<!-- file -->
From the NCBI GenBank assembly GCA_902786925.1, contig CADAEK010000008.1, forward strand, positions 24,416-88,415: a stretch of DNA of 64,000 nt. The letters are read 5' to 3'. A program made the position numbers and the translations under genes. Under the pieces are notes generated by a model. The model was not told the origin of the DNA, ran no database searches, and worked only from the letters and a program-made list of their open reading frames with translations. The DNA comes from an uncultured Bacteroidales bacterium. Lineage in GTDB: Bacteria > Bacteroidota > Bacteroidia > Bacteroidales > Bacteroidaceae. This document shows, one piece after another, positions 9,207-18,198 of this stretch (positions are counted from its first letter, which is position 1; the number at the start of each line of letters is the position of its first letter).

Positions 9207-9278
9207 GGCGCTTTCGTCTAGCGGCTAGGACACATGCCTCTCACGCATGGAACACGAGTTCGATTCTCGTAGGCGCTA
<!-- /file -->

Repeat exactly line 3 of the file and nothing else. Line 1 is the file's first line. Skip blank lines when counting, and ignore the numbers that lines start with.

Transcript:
9207 GGCGCTTTCGTCTAGCGGCTAGGACACATGCCTCTCACGCATGGAACACGAGTTCGATTCTCGTAGGCGCTA